The university’s campus and hospital are both prepared for a future Ebola virus crisis.

Since the outbreak in West Africa, departments at the federal level, state level, county level and public institutions have issued caution on what to do in a state of emergency, how to determine an infection and who are most susceptible to infection. The U.S. Center for Disease Prevention and Control began publicizing the outbreak in West Africa on July 28, according to the CDC’s website. Stony Brook University Hospital, already ahead of the trend, began preparing for a crisis in August, according to Leo DeBobes, the Director of Emergency Management at the hospital.

“We are far more prepared” than the average hospital in the United States, DeBobes said. He added that the facility is known as a “capable hospital of triaging and treating an Ebola patient.”

An internal medicine and emergency medicine doctor at Stony Brook University Hospital called the facility the “referral center” for Suffolk County. There are eight of these facilities throughout New York, and two of them are located on Long Island, according to DeBobes.

If a patient arrives at the emergency room and has symptoms consistent with the Ebola virus or has been to an infectious area recently, the patient is immediately escorted to one of the prepared and identified isolation rooms. These are special because they feature negative pressure, meaning “all contagions are sucked out of the room,” the doctor said.

There’s an entire unit dedicated to a potential Ebola crisis at the hospital and in having such aspirations toward being so prepared—in addition to education training in a crisis event—any possible case of the virus among Suffolk County’s 1.5 million people would be transported by Stony Brook University Medical Center Emergency Medical Services (EMS) paramedics to this hospital, according to DeBobes. Not only would a transport be instructed to be timely, according to a doctor briefed on the matter, but it will be in a careful, sufficient manner as well. There will be a strictly limited amount of persons handling the infected, geared up in biohazard attire and the ambulance used would be sanitized several times over.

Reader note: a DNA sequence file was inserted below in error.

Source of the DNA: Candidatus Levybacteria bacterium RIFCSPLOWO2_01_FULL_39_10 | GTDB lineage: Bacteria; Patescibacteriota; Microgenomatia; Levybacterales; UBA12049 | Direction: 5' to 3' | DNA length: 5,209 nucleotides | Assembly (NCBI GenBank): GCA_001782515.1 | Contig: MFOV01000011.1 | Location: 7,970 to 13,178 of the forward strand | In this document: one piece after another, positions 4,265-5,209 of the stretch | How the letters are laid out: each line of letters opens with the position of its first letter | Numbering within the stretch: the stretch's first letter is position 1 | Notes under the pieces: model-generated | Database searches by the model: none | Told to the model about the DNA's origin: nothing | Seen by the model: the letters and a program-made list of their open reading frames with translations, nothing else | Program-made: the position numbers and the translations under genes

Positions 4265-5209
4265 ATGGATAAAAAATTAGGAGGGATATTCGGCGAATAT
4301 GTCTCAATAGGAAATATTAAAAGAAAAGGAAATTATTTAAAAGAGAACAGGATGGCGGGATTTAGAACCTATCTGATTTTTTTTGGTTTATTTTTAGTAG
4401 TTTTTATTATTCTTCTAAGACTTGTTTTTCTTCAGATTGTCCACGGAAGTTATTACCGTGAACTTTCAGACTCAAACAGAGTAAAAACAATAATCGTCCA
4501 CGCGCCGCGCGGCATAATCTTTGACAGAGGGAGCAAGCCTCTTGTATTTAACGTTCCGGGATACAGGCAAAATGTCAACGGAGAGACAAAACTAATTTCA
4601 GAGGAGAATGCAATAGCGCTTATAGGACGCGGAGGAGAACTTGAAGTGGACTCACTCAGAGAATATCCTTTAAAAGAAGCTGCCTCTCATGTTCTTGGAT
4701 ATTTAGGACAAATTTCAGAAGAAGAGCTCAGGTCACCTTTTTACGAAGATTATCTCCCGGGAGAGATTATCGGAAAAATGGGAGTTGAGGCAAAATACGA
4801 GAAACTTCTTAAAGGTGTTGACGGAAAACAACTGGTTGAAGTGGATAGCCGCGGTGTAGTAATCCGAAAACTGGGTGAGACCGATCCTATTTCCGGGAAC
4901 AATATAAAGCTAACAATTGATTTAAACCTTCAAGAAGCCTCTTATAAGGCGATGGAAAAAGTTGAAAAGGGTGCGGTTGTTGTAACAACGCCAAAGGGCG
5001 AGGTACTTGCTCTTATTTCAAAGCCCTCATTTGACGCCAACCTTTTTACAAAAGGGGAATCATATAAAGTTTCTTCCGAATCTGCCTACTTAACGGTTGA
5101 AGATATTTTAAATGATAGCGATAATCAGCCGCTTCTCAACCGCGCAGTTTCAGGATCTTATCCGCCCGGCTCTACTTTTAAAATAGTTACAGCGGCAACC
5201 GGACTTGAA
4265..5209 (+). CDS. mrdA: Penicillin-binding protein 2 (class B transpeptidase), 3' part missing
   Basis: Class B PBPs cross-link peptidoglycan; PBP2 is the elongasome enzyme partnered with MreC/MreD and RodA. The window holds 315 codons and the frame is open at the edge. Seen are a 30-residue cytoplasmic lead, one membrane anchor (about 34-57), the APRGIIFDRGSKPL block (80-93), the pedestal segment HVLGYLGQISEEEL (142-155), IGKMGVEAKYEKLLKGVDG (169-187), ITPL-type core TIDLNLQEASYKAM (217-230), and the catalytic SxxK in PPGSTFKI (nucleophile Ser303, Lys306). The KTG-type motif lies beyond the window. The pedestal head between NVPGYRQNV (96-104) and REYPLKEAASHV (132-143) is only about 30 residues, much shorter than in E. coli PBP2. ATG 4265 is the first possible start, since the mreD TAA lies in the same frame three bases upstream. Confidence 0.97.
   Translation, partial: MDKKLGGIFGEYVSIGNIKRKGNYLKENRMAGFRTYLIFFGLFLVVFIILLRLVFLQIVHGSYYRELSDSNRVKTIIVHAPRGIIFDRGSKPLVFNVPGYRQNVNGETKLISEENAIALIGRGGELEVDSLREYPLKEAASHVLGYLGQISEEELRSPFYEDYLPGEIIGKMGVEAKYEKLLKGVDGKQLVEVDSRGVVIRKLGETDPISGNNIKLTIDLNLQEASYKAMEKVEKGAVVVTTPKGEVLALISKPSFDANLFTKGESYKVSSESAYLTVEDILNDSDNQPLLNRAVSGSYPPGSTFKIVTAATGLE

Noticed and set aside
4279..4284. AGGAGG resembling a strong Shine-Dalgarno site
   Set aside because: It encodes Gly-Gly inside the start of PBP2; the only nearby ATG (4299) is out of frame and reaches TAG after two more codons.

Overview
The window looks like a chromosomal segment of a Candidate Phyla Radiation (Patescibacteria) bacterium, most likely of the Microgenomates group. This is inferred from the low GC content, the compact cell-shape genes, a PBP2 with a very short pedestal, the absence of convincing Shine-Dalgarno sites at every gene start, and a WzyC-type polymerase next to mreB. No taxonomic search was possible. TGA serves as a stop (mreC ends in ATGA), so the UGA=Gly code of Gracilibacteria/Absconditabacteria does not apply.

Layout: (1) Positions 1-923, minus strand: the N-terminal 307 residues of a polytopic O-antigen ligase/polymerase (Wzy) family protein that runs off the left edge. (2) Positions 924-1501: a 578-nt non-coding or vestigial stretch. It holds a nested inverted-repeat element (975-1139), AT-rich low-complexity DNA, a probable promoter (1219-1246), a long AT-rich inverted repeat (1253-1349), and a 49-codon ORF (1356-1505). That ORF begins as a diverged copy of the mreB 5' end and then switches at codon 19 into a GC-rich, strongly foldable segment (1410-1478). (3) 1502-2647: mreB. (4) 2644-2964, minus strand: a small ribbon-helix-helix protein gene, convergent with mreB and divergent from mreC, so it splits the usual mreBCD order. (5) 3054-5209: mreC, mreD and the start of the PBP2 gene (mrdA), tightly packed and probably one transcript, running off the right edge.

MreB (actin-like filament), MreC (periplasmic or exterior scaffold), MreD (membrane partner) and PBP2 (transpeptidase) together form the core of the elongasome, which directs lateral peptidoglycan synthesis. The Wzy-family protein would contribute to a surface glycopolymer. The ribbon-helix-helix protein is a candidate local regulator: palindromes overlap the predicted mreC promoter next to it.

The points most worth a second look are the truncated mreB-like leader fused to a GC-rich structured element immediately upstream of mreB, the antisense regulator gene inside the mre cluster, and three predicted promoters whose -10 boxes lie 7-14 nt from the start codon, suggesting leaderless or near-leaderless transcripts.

As of Monday, Nov. 3, 247 hospital staff have been trained how to don and doff (put on and take off) personal protective equipment, according to DeBobes. “On and off, on and off, on and off,” he said. He added that the trained staff tally will reach 320 by Friday, Nov. 7, and 53 of the total number are EMS staff.

The university’s hospital claims to have the situation under control, and a member of the campus community, like any other person in Suffolk County, would be transported to the university hospital by EMS under the circumstance of showing symptoms that correlate with Ebola. In a greater effort to halt any spread, campus protocol was administered and has been relayed to the community by the university president, Dr. Samuel Stanley.

Other than common precautionary measures touched upon by any and every other university president, Centers for Disease Control and Prevention spokesperson or state governor, Dr. Stanley wrote in an email to the university’s entire community that “it is unlikely that a member of our campus community will contract EVD,” or Ebola Virus Disease. Despite this, there is still a slight possibility, he said. It would also be against administrative orders to not take this precaution.

The internal medicine doctor agreed with Dr. Stanley that the campus community is at low risk for contraction. “It is mostly healthcare workers [with the chance of] getting sick” because they are the only persons permitted to direct contact with an infected patient, he said.

In the case of an Ebola crisis in Suffolk County, any and all infected patients will be transported to Stony Brook University Hospital, which is more prepared than most U.S. hospitals, according to DeBobes. University’s campus administration has announced that the likelihood of a community member contracting the Ebola virus is low.

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